SIISP Project: Self-Efficacy Intervention to Improve STEM Performance | Physics & Astronomy

SIISP Project: Self-Efficacy Intervention to Improve STEM Performance

Self-efficacy is a psychosocial construct that strongly correlates with academic success. Research shows that it is a stronger predictor of student performance than traits in the purely cognitive domain, and that the students most likely to drop out of STEM disciplines-and therefore most in need of assistance-benefit least from interventions that merely improve pedagogy or curriculum. Unfortunately, the tools currently available for improving university students’ self-efficacy are badly lacking. One difficulty is that extant interventions are resource-intensive and hard to replicate; another is that they are highly domain-specific. No practical, replicable interventions exist that educators can use to increase university-level students’ self-efficacy across the STEM domain. Another challenge is that despite promising developments, the theory needed to guide research and development in this arena remains incomplete. The SIISP project seeks to remedy these difficulties by developing, testing, documenting, and disseminating a practical self-efficacy intervention, along with analysis of what it reveals about the factors at play in the interactions between students’ self-efficacy and academic performance.

The SIISP intervention will improve university STEM students’ academic performance by targeting two critical elements of self-efficacy: students’ belief that intelligence is growable rather than fixed (a.k.a. “mindset”), and their inclination to attribute their successes and failures to internal rather than external factors. The project unifies and develops three heretofore separate lines of research: work on students’ attributions and “attributional retraining,” work on “mindset” about fixed vs. growable intelligence, and work on the generality vs. domain-specificity of self-efficacy interventions.

Intellectual Merit: Although the research base on the importance of attributions and mindset are strong, separately, these two constructs have not been unified into a coherent approach to self-efficacy improvement. Interventions of demonstrated efficacy exist for each, but no intervention exists that addresses both, and the extant interventions are not yet suitable for practical use in university-level STEM teaching. The SIISP project integrates two promising theoretical ideas and their corresponding interventions while bringing them into the context of university-level STEM instruction.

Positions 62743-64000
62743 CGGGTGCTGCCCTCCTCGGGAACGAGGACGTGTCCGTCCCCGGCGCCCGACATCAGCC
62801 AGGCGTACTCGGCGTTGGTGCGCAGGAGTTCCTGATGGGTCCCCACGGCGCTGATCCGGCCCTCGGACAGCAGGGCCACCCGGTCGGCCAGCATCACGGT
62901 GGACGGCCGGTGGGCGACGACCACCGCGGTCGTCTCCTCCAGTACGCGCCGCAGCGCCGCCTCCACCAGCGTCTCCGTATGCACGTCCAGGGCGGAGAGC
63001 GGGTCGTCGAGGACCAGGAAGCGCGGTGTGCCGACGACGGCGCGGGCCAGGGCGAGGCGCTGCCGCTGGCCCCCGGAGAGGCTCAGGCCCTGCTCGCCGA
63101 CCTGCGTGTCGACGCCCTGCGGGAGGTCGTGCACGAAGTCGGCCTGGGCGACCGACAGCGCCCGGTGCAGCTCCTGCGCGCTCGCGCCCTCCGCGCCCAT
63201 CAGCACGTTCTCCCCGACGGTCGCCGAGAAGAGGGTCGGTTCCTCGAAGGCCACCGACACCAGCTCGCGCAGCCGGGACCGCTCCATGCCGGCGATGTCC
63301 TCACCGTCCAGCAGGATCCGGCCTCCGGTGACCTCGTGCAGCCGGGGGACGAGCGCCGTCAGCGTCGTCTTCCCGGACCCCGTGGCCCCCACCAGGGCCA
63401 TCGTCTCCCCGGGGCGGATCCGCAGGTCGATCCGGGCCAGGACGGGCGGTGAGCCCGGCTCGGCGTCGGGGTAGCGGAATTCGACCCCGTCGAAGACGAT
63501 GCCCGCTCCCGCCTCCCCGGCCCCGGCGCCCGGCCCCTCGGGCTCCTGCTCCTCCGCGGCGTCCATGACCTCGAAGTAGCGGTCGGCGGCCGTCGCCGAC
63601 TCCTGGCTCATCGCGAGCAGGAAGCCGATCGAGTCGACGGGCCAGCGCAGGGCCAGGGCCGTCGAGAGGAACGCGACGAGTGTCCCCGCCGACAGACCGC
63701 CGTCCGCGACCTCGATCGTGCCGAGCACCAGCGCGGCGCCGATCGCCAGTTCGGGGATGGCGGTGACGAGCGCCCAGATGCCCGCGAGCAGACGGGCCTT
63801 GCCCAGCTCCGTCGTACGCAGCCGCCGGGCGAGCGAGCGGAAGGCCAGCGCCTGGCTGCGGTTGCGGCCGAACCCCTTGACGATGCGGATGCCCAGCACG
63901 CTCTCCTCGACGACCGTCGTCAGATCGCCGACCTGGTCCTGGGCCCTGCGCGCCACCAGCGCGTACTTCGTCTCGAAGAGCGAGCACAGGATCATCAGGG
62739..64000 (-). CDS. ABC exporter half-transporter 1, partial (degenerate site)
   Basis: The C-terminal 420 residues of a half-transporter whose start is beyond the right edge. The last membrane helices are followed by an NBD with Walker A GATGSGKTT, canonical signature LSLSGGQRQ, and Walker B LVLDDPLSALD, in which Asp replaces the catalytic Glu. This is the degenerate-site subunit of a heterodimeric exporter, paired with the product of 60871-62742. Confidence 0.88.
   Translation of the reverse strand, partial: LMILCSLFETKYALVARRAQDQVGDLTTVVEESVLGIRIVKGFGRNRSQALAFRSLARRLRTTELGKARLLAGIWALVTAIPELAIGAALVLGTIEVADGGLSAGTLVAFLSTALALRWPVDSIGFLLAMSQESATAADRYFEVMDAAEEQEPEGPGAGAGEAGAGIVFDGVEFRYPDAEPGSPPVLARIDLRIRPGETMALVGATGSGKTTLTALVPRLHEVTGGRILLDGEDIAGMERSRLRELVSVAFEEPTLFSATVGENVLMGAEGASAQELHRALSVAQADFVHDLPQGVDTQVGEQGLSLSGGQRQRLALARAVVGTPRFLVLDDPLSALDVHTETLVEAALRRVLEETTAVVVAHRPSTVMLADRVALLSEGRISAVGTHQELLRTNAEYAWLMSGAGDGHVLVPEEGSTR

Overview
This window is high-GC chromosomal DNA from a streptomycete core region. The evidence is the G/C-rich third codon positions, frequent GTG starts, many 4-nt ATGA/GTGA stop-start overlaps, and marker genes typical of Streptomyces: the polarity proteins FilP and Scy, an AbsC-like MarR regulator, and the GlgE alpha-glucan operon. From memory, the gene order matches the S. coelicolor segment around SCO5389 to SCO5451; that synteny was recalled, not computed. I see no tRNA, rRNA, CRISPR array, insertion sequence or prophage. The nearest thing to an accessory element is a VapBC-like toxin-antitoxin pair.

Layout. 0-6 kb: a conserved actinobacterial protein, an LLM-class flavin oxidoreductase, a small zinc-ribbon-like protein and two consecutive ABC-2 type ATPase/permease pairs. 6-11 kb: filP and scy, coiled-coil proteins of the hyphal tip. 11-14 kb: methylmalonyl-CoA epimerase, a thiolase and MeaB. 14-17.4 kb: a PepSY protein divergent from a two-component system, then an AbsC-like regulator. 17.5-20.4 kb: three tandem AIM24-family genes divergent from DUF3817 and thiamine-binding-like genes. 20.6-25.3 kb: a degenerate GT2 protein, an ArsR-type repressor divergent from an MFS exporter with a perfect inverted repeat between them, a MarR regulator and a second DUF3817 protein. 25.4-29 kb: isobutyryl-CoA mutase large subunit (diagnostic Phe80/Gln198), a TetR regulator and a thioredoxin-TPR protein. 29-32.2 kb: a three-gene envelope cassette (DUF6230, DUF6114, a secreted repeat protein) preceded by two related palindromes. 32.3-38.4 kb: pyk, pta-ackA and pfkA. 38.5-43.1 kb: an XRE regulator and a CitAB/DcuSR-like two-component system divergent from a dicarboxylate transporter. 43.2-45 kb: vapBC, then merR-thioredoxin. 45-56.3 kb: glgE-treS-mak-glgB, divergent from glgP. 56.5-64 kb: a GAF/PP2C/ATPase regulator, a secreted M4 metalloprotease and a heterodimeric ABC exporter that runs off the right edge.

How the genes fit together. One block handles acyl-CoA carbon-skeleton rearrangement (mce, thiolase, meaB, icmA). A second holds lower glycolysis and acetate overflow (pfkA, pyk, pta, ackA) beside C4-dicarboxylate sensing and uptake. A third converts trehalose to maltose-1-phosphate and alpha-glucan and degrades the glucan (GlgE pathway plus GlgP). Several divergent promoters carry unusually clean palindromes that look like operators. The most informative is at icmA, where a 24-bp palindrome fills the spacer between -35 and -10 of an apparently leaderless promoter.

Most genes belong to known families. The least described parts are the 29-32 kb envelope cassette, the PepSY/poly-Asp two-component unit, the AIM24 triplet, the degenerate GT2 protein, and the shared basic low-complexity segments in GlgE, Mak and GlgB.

Broader Impacts: The project will directly impact and benefit at least 440 STEM majors at UNCG and NCA&T, many of them female and/or under-represented minorities. In addition, the intervention developed will be documented and packaged for dissemination, allowing similar impacts at other institutions. If the project succeeds at developing an effective mechanism for enhancing STEM students’ self-efficacy and academic success, as expected, the ultimate impact on STEM students across the country-especially for under-represented groups-could be tremendous.

Project team

Principal investigators: Dr. Stephanie Sedberry-Carrino, Prof. William Gerace, Prof. Ian Beatty, Prof. Michael Kane (Psychology).

Graduate research assistant: Maha Elobeid (Educational Leadership & Cultural Foundations)

Former graduate research assistants: Dr. Jason Strickhouser (Psychology), Stehpanie Hudson (Educational Leadership & Cultural Foundations), Christine Bottini (Mathematics & Statistics).

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This material is based upon work supported by the U.S. National Science Foundation under Grant No. DUE-1612053. Any opinions, findings, and conclusions or recommendations expressed in this material are those of the author(s) and do not necessarily reflect the views of the National Science Foundation.